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Social Studies

Black History Month

By Vincent Williams | Posted 2/18/2009

So, you know what I realized? I don't remember the last time I celebrated or even acknowledged Black History Month. Oh, we recognize the 14th day of Black History Month, because my wife has sworn not to be manipulated by the greeting card companies into buying stuff for a made-up holiday but, y'know, she still wants the chocolate. But, besides that, Black History Month hasn't been a part of my life in years. And it's not because I don't acknowledge the various aspects of black history--just the opposite. I spend a great deal of time studying and taking part in my history and culture.

Hell, the only reason I'm even thinking about it is because of my daughter. We realized we haven't been doing anything specifically to do with the month and, unlike Kwanzaa, there is no ritualized activity to let you know you're doing what you're supposed to. The thing is, I just don't know what we could do differently in February that we don't do the rest of the year. We have dozens of story books and children's history books. We support the various African-American exhibits that come to museums throughout the year. Plays, television specials, speakers, you name it, all year long our family supports black culture.

And it's not just my family. I'd wager that the vast majority of people reading this participate in activities that have been traditionally seen as the province of Black History Month. We all listen to music that could be called "black music." Between TV One, BET (!), and, incidentally, PBS, CNN, and MSNBC, there's non-fiction programming broadcast about aspects of black history regardless of the calendar. Mayors, doctors, lawyers, uh, the president--there's no shortage of successful African-Americans in the public sphere. When you factor in children's programming like Sesame Street and Yo Gabba Gabba! and the plethora of multicultural shows on Nickelodeon and the like, on any given day, footage of the Roots, Miriam Makeba, Biz Markie, Jill Scott, and Wynton Marsalis graces my television screen, and in the past few weeks, I've watched documentaries on post-Katrina New Orleans, the reality of life for four married black gay couples, and the manner in which integration influenced a small town in Arkansas. Many of us do more Black History Month activity in any given day than you could fit into a month of trying.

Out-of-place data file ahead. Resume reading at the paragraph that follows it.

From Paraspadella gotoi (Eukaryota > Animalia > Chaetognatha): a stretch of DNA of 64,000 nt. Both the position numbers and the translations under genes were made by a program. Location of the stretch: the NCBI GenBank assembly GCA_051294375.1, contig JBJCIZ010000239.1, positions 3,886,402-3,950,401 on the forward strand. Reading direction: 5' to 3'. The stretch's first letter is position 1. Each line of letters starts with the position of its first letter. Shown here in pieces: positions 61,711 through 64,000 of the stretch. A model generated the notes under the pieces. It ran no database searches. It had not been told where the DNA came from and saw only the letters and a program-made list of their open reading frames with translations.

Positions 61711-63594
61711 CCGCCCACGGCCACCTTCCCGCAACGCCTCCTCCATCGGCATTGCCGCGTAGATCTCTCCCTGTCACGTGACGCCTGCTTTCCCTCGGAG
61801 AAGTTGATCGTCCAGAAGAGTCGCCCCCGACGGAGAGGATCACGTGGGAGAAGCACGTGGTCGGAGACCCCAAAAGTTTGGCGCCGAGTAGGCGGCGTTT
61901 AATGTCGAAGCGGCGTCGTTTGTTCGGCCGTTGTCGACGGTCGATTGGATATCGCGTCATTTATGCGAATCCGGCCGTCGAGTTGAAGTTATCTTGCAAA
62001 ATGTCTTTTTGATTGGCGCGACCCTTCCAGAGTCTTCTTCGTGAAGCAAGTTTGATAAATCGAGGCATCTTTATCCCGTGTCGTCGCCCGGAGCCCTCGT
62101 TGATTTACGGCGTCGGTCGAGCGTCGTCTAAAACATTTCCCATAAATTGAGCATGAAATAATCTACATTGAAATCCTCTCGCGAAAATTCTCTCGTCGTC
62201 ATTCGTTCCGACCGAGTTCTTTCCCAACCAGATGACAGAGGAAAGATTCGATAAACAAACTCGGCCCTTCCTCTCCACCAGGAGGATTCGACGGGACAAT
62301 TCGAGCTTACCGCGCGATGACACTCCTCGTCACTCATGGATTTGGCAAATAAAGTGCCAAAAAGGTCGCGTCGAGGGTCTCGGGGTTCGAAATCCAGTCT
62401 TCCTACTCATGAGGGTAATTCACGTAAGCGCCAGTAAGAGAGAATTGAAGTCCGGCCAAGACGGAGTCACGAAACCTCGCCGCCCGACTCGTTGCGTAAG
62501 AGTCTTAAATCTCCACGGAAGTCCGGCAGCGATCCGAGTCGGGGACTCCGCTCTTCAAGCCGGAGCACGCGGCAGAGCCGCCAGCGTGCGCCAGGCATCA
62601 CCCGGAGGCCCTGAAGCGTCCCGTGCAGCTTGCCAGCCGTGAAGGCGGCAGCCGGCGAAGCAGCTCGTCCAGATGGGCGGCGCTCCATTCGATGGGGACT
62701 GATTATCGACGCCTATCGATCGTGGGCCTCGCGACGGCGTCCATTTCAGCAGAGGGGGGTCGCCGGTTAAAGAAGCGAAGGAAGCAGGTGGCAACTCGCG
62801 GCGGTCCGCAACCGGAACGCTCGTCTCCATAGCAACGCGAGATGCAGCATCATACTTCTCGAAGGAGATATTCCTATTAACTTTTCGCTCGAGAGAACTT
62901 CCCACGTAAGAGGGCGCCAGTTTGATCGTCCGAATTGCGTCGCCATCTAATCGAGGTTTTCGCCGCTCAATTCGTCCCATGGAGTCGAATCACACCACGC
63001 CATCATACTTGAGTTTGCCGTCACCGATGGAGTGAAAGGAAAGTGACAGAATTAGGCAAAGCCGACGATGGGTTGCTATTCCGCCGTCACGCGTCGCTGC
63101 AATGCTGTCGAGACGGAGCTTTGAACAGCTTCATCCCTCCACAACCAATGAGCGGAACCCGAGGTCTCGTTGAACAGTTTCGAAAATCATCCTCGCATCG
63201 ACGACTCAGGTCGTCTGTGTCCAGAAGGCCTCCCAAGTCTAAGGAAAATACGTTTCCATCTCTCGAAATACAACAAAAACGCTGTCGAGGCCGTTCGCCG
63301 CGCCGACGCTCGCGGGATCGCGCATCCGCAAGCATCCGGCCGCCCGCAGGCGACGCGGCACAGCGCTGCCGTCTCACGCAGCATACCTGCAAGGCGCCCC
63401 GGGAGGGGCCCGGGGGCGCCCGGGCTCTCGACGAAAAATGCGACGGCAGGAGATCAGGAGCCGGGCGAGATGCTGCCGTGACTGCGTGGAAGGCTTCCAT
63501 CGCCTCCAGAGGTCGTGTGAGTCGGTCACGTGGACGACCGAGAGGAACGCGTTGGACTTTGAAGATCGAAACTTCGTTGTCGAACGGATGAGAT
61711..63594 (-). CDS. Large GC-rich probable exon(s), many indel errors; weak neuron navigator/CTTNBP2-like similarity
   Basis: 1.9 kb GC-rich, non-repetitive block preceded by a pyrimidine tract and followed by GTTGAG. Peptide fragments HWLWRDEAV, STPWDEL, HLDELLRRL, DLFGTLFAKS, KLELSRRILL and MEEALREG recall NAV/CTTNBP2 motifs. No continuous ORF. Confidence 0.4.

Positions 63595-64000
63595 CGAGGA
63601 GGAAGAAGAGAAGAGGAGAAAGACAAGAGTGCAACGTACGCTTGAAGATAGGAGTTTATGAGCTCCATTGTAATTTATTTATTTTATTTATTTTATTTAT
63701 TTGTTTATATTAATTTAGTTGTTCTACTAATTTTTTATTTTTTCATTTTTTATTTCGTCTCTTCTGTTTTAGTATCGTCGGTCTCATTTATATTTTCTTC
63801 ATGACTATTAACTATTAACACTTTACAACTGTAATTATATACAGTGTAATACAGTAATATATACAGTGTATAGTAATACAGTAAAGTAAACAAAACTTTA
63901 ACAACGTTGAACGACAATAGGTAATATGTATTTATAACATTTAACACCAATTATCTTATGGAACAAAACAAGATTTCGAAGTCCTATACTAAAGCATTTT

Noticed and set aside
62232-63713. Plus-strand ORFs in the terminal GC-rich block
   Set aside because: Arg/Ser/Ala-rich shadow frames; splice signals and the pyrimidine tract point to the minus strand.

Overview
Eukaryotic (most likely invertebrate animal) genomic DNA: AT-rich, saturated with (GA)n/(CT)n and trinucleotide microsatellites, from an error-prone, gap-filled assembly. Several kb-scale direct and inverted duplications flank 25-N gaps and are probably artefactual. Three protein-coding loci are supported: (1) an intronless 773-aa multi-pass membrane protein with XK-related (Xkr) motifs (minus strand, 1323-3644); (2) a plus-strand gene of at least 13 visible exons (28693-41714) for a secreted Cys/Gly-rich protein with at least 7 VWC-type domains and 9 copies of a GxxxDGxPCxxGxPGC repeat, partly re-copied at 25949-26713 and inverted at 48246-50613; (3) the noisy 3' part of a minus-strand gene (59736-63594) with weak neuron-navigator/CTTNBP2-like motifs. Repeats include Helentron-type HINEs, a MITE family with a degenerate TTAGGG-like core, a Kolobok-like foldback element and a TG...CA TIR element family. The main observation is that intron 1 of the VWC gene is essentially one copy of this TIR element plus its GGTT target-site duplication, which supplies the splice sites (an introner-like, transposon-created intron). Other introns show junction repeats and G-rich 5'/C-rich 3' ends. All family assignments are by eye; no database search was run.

Yes, there is more history of the civil rights movement-centered activities during this month. Right now, I'm focusing on contemporary Black History Month awareness, but even as a kid, what I remember the most about the various programs that we attended was the propensity of old members of SNCC or the SCLC relaying their experiences and playing a version of Six Degrees of Martin Luther King Jr. And I have to say, I've always been uncomfortable with the manner in which this would happen. It's like they would wheel out the civil rights guys like the presidential automations at Disney World, along with the official corporate sponsors of Black History Month, McDonalds and Anheuser-Busch, and they'd do their spiel and then go right back into storage until the same time next year. And I've always thought it was wrong to compartmentalize this vital part of American history. But that has always been the nature of Black History Month.

Of course, in past years, the annual February revisiting of the civil rights epoch was the full measure of black history that many of us received all year long. But, again, just yesterday, my daughter watched an episode of Ni Hao, Kai-Lan, a children's show focusing on the adventures of a little Chinese girl, where one of her little talking animal friends was trying to figure out how to rhyme words because he wanted to be an MC. This has always been one of the potential side effects of truly living in a multicultural society though. As we teach our children that there is only one history, and find many facets of our culture becoming more inclusive, it's becoming more and more difficult to see a reason to have a separate month for just black history. It has been an exciting, yet a bit sobering, process for me to realize that many of the books that I was first exposed to in African-American literature classes in college--The Bluest Eye, Their Eyes Were Watching God, A Gathering of Old Men, etc.--my niece and nephew have already been introduced to in their high-school English classes.

So, am I advocating the dissolution of Black History Month? I don't know. Regardless of what I've been thinking, after generations of clawing and scratching out a space for our story, it seems counterintuitive to suggest that we give it back. And, certainly, if there are schools that are still censoring Catcher in the Rye and Harry Potter books, I know kids aren't being exposed across the board to the work of African-American writers. Still, I have to think that all those years ago when Carter G. Woodson envisioned Black History Month's precursor, Negro History Week, it would have done his heart good to know that a time could come when, even for the sake of argument, someone could say that the only thing that needs to be commemorated by such a month was that there even had to be one in the first place. ?

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